The Mystery of the Headless Ant

While in Florida earlier this year I turned over a leaf to find this gruesome scene:


A worker of the Florida Carpenter Ant (Camponotus floridanus) stationed along a leaf vein among a herd of scale insects.  Except, without a head.

I honestly don’t know what happened to the poor ant.  Any ideas?


  1. #1 Dick Nelson
    September 23, 2009

    I have seen a number of Pogos wandering around this summer -sans heads. Culprit? Not confirmed but almost certainly other ants.

  2. #2 Scott
    September 23, 2009

    Phorid flies?

  3. #3 Tim Eisele
    September 24, 2009

    I have no idea what happened to her head, but the discoloration on the leaf certainly adds to the disturbingness factor – it gives the illusion of a pool of blood gushing onto the ground after she was decapitated.

  4. #4 jason
    September 24, 2009

    I believe I read somewhere that Hannibal Lecter was last seen in a tropical clime. Or maybe that was in a movie…

    Thanks to Tim for pointing out the same disturbing illusion I saw while looking at that photo.

  5. #5 MrILoveTheAnts
    September 25, 2009

    It’s taking the day off.

  6. #6 James C. Trager
    September 25, 2009

    At first glance and before reading your description, I thought this was going to be about a spider mimic of C. floridanus. But the truth is, in the words of Jane Goodall, simply horrifying! The illusion created by the leaf mine – ach! – I can hardly stand to look at it.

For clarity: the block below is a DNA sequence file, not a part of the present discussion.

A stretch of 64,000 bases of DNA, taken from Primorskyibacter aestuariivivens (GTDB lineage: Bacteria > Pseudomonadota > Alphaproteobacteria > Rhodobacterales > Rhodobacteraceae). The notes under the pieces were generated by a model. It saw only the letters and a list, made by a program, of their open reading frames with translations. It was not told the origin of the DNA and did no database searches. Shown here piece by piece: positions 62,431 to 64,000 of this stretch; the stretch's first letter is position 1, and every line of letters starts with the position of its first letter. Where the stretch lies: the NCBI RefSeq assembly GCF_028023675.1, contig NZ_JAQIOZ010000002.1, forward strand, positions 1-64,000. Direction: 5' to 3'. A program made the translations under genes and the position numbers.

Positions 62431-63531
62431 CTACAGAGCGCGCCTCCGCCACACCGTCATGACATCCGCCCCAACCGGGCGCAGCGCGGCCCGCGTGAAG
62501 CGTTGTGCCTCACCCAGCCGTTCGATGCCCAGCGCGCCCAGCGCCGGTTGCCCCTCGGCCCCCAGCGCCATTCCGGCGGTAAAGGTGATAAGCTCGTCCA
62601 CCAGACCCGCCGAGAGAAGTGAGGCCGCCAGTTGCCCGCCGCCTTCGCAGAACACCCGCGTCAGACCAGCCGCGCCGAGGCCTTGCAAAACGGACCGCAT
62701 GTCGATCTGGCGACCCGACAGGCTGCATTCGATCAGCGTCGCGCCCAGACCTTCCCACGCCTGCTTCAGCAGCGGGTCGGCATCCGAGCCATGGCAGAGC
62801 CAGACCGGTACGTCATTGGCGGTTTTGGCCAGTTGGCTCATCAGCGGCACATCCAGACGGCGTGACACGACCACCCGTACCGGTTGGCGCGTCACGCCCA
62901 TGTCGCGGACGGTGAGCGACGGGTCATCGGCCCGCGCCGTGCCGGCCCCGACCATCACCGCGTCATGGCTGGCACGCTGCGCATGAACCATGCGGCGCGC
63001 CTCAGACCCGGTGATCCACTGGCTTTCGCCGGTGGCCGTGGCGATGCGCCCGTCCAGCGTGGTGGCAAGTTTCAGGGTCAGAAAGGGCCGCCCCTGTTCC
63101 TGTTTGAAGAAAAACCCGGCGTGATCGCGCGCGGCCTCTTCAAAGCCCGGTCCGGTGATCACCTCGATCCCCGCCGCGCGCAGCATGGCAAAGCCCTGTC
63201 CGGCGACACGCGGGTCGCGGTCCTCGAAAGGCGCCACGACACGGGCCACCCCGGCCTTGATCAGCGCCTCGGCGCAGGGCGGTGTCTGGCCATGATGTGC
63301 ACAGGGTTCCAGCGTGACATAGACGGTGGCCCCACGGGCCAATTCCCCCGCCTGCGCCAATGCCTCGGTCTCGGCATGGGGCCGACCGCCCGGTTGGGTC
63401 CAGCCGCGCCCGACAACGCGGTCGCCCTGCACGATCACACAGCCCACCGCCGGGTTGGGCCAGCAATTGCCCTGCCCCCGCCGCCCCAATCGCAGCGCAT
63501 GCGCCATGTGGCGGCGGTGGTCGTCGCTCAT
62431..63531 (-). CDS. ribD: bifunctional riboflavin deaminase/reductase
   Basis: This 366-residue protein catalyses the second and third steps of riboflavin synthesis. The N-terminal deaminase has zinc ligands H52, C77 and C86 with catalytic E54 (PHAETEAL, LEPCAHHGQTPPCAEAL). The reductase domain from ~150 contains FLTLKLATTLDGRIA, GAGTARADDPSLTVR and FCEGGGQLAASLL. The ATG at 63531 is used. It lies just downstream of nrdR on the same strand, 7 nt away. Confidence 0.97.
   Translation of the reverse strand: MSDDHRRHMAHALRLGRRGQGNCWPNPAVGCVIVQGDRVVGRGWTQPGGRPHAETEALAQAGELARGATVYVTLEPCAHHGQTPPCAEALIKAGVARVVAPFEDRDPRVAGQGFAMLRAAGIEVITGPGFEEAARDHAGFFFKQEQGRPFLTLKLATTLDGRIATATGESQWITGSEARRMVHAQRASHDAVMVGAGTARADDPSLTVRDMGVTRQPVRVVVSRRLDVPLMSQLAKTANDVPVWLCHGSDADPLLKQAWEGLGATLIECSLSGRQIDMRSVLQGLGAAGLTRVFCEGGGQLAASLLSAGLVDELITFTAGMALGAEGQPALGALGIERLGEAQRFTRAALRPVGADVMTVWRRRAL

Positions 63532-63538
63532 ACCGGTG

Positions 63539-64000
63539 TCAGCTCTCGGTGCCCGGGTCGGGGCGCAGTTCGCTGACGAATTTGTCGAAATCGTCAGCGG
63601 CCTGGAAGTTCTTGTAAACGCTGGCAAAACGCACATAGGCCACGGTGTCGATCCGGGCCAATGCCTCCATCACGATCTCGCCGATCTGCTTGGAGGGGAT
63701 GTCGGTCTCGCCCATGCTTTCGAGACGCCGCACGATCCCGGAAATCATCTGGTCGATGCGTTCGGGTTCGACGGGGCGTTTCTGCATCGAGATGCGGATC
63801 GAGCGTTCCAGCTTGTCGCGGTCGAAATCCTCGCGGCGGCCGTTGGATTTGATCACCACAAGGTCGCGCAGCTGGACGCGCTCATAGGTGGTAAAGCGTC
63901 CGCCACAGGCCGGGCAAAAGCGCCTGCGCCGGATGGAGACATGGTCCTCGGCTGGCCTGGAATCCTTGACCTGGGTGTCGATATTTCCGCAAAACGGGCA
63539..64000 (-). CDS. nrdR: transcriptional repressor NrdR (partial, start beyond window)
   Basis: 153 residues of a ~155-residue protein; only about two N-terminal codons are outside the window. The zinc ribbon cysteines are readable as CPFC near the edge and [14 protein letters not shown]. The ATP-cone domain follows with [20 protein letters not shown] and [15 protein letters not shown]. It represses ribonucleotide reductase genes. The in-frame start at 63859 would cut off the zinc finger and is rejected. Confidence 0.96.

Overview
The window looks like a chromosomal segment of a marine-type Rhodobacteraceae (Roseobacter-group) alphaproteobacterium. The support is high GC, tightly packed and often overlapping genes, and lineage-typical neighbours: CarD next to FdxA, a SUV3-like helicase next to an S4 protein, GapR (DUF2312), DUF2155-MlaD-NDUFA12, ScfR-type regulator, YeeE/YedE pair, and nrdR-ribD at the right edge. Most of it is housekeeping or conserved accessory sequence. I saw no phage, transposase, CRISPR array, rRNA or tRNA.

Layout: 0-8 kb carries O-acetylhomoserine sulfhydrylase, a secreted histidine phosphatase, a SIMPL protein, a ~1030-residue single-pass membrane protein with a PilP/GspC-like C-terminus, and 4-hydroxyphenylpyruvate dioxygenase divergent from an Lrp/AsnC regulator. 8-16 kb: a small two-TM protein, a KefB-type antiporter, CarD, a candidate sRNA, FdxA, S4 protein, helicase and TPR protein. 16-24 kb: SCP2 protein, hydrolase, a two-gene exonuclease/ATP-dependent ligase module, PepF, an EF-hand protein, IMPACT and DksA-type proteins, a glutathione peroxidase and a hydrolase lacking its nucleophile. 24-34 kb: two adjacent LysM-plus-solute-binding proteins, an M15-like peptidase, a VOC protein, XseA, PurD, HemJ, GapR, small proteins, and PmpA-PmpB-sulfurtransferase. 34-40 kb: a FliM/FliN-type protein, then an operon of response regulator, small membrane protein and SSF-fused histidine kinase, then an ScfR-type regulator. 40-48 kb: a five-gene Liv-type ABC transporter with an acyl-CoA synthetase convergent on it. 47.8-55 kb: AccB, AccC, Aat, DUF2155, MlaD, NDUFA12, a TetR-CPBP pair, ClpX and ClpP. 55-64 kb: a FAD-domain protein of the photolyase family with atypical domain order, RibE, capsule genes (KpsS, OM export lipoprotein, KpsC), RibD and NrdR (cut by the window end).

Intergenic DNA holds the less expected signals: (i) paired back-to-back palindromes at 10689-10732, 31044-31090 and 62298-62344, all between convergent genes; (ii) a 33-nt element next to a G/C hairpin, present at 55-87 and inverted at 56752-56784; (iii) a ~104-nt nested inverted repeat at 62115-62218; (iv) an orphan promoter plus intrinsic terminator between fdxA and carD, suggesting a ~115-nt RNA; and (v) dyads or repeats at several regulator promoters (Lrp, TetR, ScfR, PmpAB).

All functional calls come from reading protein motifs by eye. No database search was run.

7. #7 Ant
    September 25, 2009

    I thought it was a spider mimcing a worker ant!

  8. #8 myrmecos
    September 25, 2009

    Yeah, I thought it was a spider too when I first pointed my lens at it.

  9. #9 James C. Trager
    September 25, 2009

    Hiding its head to look more like a spider, eh? Hmmm.

  10. #10 Paul Marek
    September 25, 2009

    Tom Eisner observed millipedes of the species Narceus gordanus were also found decapitated at Archbold Field Station. In the millipedes’ case, they were found without not only their heads but also their first four segments. (FYI: Narceus gordanus millipedes have defense glands on segments posterior to the fourth.) He predicts that it’s a smart vertebrate (and not a phengodid) who’s circumventing the defenses of the millipede by simply biting off the tasty end! He names the mystery, “Robespierre.”

  11. #11 Ant
    October 2, 2009 for caption and doctoring. 😉

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